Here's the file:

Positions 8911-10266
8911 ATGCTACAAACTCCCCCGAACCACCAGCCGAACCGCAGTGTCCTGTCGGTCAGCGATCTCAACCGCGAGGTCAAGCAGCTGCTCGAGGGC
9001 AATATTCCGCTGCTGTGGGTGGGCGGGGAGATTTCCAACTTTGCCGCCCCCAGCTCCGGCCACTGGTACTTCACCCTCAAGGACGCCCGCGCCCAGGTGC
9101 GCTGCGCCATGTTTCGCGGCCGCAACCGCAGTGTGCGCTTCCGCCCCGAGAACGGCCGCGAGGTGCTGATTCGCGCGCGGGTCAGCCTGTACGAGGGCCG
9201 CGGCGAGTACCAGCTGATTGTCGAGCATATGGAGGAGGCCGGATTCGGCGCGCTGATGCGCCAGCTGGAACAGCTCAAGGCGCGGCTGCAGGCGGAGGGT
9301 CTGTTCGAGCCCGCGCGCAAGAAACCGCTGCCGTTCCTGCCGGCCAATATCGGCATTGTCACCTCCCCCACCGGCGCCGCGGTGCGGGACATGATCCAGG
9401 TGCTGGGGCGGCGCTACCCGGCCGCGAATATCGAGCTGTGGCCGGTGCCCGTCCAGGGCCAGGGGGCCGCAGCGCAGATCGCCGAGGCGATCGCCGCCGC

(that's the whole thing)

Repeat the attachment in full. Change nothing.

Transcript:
Positions 8911-10266
8911 ATGCTACAAACTCCCCCGAACCACCAGCCGAACCGCAGTGTCCTGTCGGTCAGCGATCTCAACCGCGAGGTCAAGCAGCTGCTCGAGGGC
9001 AATATTCCGCTGCTGTGGGTGGGCGGGGAGATTTCCAACTTTGCCGCCCCCAGCTCCGGCCACTGGTACTTCACCCTCAAGGACGCCCGCGCCCAGGTGC
9101 GCTGCGCCATGTTTCGCGGCCGCAACCGCAGTGTGCGCTTCCGCCCCGAGAACGGCCGCGAGGTGCTGATTCGCGCGCGGGTCAGCCTGTACGAGGGCCG
9201 CGGCGAGTACCAGCTGATTGTCGAGCATATGGAGGAGGCCGGATTCGGCGCGCTGATGCGCCAGCTGGAACAGCTCAAGGCGCGGCTGCAGGCGGAGGGT
9301 CTGTTCGAGCCCGCGCGCAAGAAACCGCTGCCGTTCCTGCCGGCCAATATCGGCATTGTCACCTCCCCCACCGGCGCCGCGGTGCGGGACATGATCCAGG
9401 TGCTGGGGCGGCGCTACCCGGCCGCGAATATCGAGCTGTGGCCGGTGCCCGTCCAGGGCCAGGGGGCCGCAGCGCAGATCGCCGAGGCGATCGCCGCCGC